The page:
Most of these projects are proposed to be constructed in the Tawangchu and Nyamjangchu river basins, the nesting sites of the endangered black-necked crane.
A group of Buddhist monks in Tawang district has opposed the Arunachal Pradesh government’s renewed push for hydropower projects.
In a statement issued on February 22, the monks-led Save Mon Region Federation (SMRF) said the proposed projects would not only affect the nesting grounds of the endangered black-necked crane but also threaten several holy Buddhist pilgrimage sites in the region.
Most of these projects are proposed in the Tawangchu and Nyamjangchu river basins, a haunt of the black-necked crane considered a sacred embodiment of the 6th Dalai Lama who was from Tawang.
“The projects will damage the geographically volatile and highly seismic Tawang region,” the SMRF said, reacting to the State government’s hydropower plan.
State Chief Minister Pema Khandu had in a couple of statements this month hinted at reviving the projects in the Tawang basin. On February 17, the Ministry of Department of North Eastern Region tweeted that the Centre “undertakes a massive project to transform the future of hydroelectric power in Arunachal Pradesh”.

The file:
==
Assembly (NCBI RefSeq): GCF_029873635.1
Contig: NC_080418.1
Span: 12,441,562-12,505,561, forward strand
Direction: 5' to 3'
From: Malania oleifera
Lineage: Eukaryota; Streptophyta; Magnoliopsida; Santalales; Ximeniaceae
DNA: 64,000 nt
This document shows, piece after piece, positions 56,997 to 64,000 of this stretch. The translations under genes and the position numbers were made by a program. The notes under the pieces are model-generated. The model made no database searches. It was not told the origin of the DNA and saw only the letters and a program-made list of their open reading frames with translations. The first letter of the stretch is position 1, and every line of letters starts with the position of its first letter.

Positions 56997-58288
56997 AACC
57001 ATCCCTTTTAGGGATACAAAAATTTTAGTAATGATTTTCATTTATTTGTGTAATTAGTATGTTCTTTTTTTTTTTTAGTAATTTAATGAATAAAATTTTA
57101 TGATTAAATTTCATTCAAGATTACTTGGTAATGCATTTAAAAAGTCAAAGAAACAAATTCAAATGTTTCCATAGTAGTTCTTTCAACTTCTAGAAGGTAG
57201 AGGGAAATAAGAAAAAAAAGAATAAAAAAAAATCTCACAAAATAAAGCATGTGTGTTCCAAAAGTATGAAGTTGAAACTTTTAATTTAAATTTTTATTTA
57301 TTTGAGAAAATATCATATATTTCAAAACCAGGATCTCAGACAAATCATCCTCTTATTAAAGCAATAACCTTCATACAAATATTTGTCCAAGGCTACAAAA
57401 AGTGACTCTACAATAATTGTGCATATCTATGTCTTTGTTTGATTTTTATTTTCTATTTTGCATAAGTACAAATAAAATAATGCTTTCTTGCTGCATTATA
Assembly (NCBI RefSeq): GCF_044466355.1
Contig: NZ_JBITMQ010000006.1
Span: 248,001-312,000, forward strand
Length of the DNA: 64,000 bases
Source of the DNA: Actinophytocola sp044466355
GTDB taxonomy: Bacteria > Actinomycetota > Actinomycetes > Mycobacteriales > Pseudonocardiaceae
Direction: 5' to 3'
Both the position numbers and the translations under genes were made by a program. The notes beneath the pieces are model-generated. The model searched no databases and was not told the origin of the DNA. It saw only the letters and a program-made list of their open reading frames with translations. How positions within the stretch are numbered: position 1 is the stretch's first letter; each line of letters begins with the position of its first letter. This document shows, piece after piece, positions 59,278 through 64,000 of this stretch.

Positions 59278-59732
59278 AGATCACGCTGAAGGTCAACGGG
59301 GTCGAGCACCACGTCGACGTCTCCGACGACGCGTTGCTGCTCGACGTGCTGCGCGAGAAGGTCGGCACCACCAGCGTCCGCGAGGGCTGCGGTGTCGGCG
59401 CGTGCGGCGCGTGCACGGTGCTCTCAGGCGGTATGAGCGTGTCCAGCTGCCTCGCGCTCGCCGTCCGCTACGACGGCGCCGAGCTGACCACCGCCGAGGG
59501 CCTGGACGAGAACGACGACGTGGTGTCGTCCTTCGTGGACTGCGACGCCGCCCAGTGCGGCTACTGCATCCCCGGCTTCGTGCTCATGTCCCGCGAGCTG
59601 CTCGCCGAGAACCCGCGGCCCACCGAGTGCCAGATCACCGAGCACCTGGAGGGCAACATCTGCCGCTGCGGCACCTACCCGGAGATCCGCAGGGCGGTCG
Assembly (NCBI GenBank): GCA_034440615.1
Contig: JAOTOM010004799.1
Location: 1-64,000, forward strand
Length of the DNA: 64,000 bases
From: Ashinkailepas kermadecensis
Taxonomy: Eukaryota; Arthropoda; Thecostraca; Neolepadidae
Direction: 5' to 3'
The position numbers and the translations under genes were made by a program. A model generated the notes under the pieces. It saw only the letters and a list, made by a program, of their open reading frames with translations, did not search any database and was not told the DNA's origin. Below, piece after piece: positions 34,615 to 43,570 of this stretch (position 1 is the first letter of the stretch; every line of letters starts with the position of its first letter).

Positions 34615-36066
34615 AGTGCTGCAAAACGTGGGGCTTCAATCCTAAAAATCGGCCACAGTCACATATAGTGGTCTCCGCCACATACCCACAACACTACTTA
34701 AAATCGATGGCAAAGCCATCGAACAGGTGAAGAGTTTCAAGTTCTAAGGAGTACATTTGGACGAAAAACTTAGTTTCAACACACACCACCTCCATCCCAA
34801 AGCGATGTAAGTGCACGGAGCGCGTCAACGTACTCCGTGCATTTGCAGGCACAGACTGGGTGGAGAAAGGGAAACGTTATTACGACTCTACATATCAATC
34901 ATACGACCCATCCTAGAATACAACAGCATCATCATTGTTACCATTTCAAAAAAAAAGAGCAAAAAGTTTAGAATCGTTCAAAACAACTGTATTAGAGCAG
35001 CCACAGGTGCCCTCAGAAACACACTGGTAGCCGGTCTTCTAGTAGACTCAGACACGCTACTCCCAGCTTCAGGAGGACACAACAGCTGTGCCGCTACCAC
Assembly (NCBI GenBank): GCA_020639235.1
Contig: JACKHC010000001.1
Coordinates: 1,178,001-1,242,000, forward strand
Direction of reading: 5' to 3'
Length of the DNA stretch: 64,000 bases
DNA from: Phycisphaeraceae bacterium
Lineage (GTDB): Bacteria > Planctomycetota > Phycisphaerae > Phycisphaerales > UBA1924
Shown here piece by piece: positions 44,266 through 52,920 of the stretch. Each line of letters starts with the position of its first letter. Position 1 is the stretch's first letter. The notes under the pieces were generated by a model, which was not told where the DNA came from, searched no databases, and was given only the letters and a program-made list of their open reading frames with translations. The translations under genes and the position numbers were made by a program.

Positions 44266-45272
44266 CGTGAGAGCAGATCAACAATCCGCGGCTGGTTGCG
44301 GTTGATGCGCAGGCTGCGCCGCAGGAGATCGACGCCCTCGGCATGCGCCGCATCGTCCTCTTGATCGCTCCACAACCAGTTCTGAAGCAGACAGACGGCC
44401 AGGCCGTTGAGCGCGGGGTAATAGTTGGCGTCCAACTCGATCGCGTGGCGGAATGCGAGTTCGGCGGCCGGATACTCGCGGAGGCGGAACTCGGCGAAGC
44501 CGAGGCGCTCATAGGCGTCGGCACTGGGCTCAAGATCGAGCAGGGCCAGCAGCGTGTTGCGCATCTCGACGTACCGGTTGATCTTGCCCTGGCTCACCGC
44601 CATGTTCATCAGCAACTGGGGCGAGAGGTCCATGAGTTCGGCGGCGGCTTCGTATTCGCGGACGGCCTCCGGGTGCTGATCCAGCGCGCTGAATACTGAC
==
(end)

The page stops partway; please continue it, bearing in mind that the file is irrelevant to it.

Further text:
The 780 MW Nyamjangchu project in Zemithang Valley is one of 13 projects with a total capacity of 2,890.10 MW proposed in Tawang district. The valley is the winter home of the black-necked crane.
The Nyamjangchu project has been on hold following a complaint the SMRF lodged with the National Green Tribunal (NGT) alleging fraudulent studies behind it.
In April 2016, the NGT suspended the environmental clearance given to the Nyamjangchu project promoted by the Bhilwara Group, which subsequently led to a crackdown on anti-dam protesters.
Two people, including a monk, was killed in police firing in May 2016 after locals had gathered at the Tawang police station demanding the release of the forum’s leader and anti-dam activist Lobsang Gyatso. The report of an investigation into the deaths is yet to be made public.